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HomeTop NewsOkonjo-Iweala welcomes WTO breakthrough on COVID-19 vaccine waiver, as drugmakers kick

Okonjo-Iweala welcomes WTO breakthrough on COVID-19 vaccine waiver, as drugmakers kick

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The World Trade Organization (WTO) praised a provisional deal to waive patent rights for COVID-19 vaccines after more than a year of deadlock, though drugmakers said the move risked undermining the industry’s ability to respond to future health crises.

WTO Director General, Ngozi Okonjo-Iweala warmly welcomed the breakthrough among four WTO Members on a waiver of the Trade Related Intellectual Property agreement for the production of vaccines against the COVID-19 pandemic.

The United States, the European Union, India and South Africa agreed on Tuesday on key elements for a waiver.

It now needs the backing of the 164 members of the WTO, which takes decisions based on consensus, so rejection by just one country could still block an accord.

“This is a major step forward and this compromise is the result of many long and difficult hours of negotiations. But we are not there yet. We have more work to do to ensure that we have the support of the entire WTO Membership,” the Director-General said.

“While the agreement between the European Union, India, South Africa and the United States is an essential element to any final deal, she cautioned that not all the details of the compromise have been ironed out and that internal domestic consultations within the four members are still ongoing. 

Moreover, she stressed that work must commence immediately to broaden the discussions to include all 164 members of the WTO.

“In the WTO we decide by consensus, and this has not yet been achieved. My team and I have been working hard for the past three months and we are ready to roll up our sleeves again to work together with the TRIPS Council Chair Ambassador Lansana Gberie (Sierra Leone) to bring about a full agreement as quickly as possible. We are grateful to the four Members for the difficult work they have undertaken so far,” said Okonjo-Iweala.

If approved, the agreement would mean countries could permit domestic manufacturers to produce vaccines without patent-holder consent for three or five years. But only developing countries accounting for less than 10 percent of global exports of COVID-19 shots in 2021 could do this.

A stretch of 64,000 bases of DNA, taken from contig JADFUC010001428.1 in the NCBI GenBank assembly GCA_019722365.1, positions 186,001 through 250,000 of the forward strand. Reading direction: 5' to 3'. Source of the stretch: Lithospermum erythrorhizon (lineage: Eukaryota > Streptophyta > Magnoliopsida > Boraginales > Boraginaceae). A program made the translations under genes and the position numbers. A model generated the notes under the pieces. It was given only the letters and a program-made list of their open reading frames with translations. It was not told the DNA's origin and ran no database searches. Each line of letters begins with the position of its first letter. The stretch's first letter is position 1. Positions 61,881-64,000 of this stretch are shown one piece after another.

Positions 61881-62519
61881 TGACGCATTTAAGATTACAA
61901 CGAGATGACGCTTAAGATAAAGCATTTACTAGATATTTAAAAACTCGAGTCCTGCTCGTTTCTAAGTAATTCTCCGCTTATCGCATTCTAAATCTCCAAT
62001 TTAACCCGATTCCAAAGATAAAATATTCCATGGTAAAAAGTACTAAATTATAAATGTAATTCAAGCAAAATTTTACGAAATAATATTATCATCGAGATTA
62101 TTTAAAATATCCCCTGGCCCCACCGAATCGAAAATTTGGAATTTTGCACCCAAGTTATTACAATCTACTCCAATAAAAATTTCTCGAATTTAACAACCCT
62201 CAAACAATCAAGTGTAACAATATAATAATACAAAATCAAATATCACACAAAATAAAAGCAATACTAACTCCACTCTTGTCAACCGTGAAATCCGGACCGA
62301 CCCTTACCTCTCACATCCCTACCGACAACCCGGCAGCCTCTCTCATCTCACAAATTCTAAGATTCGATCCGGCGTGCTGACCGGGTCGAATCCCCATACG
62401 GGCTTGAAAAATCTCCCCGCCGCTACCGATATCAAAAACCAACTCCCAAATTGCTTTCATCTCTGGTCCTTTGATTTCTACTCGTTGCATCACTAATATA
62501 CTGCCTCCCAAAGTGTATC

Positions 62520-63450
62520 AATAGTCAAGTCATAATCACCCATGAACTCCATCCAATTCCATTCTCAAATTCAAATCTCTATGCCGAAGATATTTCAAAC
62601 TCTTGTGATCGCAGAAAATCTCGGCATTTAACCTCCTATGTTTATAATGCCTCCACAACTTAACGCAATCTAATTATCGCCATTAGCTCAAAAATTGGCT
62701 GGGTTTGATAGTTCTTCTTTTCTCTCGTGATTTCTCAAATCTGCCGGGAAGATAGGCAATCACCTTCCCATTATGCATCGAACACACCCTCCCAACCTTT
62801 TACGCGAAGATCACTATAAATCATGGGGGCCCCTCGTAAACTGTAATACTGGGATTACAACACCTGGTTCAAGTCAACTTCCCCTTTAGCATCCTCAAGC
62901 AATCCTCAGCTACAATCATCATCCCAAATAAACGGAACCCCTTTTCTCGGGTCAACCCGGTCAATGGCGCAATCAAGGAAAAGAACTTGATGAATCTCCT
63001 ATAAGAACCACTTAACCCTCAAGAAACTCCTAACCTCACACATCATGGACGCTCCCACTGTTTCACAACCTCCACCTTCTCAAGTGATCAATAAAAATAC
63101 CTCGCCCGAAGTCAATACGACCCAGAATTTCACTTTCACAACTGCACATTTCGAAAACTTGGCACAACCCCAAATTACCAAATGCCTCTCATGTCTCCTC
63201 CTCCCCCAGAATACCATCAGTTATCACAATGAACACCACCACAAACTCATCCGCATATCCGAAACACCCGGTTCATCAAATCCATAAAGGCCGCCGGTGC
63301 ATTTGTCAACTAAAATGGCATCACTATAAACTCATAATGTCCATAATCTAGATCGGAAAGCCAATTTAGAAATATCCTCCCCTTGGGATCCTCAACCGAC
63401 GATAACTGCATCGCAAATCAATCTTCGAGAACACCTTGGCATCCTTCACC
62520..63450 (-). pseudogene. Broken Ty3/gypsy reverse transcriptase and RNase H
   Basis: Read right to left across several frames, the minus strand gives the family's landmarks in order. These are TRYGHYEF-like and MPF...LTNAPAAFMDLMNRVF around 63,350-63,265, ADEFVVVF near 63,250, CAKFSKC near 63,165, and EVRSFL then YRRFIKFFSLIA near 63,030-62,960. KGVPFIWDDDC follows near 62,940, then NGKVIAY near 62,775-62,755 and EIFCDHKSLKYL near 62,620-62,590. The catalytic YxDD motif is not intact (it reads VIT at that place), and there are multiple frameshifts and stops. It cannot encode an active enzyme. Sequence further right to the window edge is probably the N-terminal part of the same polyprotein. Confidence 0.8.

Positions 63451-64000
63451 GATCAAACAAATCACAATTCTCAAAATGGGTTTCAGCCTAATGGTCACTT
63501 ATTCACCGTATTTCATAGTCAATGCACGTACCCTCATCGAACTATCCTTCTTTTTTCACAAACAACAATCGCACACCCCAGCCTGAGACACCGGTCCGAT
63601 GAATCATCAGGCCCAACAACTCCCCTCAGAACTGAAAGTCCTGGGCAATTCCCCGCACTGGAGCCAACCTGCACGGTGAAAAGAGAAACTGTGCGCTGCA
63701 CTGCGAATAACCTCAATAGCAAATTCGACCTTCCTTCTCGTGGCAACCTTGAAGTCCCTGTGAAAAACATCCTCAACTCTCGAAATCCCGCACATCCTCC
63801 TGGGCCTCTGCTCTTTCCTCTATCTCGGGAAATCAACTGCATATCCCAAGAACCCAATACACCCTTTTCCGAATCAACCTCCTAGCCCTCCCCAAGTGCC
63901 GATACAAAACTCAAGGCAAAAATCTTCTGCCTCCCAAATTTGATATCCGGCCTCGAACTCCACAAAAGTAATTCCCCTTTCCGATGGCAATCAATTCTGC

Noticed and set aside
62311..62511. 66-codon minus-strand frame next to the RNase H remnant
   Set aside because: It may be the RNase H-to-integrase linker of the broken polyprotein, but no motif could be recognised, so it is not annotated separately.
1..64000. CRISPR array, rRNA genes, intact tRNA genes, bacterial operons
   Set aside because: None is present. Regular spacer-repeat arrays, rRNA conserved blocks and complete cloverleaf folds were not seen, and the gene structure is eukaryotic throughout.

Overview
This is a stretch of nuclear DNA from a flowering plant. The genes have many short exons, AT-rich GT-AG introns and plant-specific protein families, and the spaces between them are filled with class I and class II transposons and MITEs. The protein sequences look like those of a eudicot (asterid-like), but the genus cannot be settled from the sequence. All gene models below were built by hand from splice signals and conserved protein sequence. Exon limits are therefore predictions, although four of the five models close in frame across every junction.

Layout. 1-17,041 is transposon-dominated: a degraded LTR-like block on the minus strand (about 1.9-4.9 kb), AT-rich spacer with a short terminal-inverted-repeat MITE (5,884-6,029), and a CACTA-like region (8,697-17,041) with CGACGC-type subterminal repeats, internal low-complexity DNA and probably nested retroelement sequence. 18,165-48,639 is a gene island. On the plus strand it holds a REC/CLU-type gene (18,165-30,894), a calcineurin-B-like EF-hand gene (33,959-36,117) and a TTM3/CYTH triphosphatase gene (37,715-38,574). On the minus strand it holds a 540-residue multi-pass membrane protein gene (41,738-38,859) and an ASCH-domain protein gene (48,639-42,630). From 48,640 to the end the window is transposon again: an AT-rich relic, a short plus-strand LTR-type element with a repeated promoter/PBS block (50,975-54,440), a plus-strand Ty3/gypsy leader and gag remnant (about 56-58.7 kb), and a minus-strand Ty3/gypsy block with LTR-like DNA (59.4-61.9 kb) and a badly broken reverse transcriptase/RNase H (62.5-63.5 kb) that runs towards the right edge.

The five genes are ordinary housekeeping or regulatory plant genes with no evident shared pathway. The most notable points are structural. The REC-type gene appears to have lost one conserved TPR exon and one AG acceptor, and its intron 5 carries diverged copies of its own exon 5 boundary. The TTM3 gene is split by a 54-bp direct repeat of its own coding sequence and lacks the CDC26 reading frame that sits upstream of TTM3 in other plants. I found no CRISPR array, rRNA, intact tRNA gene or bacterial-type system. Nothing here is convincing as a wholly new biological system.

That would appear to exclude China but clear India, which banned vaccine exports for much of 2021.

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Global drugmakers in the International Federation of Pharmaceutical Manufacturers and Associations (IFPMA) said the move could undermine their ability to respond to future crises.

“Biopharmaceutical companies reaffirm their position that weakening patents now when it is widely acknowledged that there are no longer supply constraints of COVID-19 vaccines, sends the wrong signal,” IFPMA director general Thomas Cueni said.

The People’s Vaccine Alliance, a coalition of over 90 campaign groups, said the proposal ignored other intellectual property barriers such as trade secrets and failed to include treatments that could save millions of lives.

“In a crisis, half measures are not acceptable,” it said.

The provisional agreement says WTO members should decide within six months on an extension to cover diagnostics and therapeutics.

Pfizer declined to comment on the initiative and its German vaccine partner BioNTech had no immediate comment. The two have pledged to provide 2 billion doses of their COVID vaccine to low and middle income countries in 2021 and 2022.

AstraZeneca, the maker of another major COVID vaccine, also declined to comment.

COVAX, global programme to provide vaccines to poorer nations, has been struggling this year to place more than 300 million doses, as supply and donations have ramped up.

Poorer nations have face challenges ranging from limits on cold-chain shortage to vaccine hesitancy and inadequate funds to support distribution.

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